"Eviiieeee!" Millie called from her bedroom window. Her older sister looked up from the bucket of chicken feed at her feet and put her hands on her hips, brushing her hair off her face with a dirty hand. Realising what she'd done, Evie sighed and groaned.
"What's up, kid?" She shouted back. Millie was leaning worryingly out of the window, one hand wrapped around the trellis that helped the roses to grow up the side of the farm house.
"I need you to come and curl my hair for me! And Erin needs you to help with her dress." The thirteen-year-old told her. "There's three hours to the fete and we have to be there in an hour and a half!"
Evie smiled and shook her head. "Gimme half an hour and I'll do it." She promised. Before she could even think about helping her younger sisters, she had to finish feeding the chickens, collect the eggs and have a shower.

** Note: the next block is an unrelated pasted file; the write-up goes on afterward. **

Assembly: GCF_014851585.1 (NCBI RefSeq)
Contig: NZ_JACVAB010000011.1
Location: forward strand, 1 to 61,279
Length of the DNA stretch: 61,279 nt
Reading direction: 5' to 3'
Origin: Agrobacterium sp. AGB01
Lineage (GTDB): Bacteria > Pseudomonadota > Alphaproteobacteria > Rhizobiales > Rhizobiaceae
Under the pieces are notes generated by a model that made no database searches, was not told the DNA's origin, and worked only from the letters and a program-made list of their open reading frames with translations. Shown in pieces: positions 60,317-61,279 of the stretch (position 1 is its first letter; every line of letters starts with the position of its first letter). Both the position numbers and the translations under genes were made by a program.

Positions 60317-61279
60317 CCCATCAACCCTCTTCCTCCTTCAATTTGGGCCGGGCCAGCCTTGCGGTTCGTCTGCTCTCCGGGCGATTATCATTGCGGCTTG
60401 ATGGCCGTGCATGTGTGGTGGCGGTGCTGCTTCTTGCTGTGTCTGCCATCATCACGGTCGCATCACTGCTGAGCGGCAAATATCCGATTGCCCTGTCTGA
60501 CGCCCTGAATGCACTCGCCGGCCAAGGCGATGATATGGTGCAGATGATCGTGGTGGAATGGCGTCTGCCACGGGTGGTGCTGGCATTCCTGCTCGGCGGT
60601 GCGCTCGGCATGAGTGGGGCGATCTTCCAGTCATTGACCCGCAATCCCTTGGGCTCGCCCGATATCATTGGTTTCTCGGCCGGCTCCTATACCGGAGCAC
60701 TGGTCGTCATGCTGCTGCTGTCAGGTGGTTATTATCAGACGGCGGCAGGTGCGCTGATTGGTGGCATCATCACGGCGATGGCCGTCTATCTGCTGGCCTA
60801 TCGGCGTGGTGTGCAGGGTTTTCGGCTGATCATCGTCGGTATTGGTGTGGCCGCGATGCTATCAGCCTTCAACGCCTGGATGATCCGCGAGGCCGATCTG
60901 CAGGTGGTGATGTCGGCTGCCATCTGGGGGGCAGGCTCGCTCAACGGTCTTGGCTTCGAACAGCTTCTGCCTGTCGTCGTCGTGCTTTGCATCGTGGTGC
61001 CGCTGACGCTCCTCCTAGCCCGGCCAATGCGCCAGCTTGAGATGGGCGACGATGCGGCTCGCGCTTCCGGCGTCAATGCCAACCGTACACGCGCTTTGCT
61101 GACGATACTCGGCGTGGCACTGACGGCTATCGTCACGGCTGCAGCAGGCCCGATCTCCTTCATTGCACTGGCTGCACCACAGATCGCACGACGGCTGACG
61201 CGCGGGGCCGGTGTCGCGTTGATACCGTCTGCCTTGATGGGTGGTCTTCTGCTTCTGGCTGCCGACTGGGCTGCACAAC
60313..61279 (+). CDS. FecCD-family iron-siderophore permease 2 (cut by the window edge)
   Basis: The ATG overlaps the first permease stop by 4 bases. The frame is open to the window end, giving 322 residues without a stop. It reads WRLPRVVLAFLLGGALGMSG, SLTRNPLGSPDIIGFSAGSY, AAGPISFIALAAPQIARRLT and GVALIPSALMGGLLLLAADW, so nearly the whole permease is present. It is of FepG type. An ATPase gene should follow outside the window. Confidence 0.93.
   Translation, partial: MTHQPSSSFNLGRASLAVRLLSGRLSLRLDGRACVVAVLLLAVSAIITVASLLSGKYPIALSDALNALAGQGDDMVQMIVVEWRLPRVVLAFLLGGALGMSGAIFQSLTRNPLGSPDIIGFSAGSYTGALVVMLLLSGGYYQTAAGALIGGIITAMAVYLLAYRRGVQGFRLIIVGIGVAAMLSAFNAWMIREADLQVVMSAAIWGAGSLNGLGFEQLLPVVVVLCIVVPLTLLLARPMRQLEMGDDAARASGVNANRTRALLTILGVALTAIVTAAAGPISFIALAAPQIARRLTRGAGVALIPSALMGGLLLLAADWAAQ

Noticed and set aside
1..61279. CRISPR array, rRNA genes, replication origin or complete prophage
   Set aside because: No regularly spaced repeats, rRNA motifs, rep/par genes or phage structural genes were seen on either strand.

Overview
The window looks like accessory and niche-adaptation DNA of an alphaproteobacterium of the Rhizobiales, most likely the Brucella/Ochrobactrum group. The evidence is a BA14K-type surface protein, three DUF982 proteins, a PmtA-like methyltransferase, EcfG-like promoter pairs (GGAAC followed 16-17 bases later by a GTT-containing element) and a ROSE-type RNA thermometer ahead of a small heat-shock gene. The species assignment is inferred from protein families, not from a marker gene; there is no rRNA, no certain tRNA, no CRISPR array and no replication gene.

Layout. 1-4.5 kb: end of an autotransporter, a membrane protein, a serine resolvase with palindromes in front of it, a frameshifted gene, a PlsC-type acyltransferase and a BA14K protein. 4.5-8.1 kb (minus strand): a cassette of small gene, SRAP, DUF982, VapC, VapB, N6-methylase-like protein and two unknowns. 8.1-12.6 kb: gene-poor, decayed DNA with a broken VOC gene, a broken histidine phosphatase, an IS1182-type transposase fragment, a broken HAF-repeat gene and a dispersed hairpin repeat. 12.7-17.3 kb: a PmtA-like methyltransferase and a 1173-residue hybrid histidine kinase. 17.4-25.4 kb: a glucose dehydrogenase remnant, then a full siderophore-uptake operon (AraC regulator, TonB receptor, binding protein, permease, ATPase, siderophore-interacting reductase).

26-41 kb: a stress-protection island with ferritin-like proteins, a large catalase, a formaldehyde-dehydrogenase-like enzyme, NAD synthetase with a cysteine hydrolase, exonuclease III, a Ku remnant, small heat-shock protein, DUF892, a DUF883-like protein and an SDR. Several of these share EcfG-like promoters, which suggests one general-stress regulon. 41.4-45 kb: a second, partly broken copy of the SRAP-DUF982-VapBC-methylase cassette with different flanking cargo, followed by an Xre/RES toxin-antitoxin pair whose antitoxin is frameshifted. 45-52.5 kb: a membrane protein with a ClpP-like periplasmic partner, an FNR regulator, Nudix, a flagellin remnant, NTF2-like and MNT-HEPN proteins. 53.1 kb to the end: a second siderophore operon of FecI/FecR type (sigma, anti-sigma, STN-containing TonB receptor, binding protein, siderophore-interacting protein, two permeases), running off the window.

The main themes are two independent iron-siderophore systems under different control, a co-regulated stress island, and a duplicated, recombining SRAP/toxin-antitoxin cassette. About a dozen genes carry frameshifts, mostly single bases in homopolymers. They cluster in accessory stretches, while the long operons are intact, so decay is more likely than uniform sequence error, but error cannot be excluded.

As she went about her work, which was technically Erin's as they were the easiest on the farm and she was the baby, Evie daydreamed about a totally different life. She missed the lights and hustle and bustle and noise of the city. Out here, apart from the house lights, night time was pitch black. Her younger sisters had been too young when their parents died to really appreciate the culture shock of moving from a London townhouse to a Shropshire farmhouse. They loved the life and had absolutely no desire to go into the city. Maybe it would change as they got older, but somehow Evie doubted it.
"I'm ready…" Evie said almost fourty-five minutes later, rubbing her dark hair with a towel. She never bothered to dry it properly; she'd recently had it cut short and now it was just long enough to be tied into a stubby ponytail and that was how it generally was kept under control.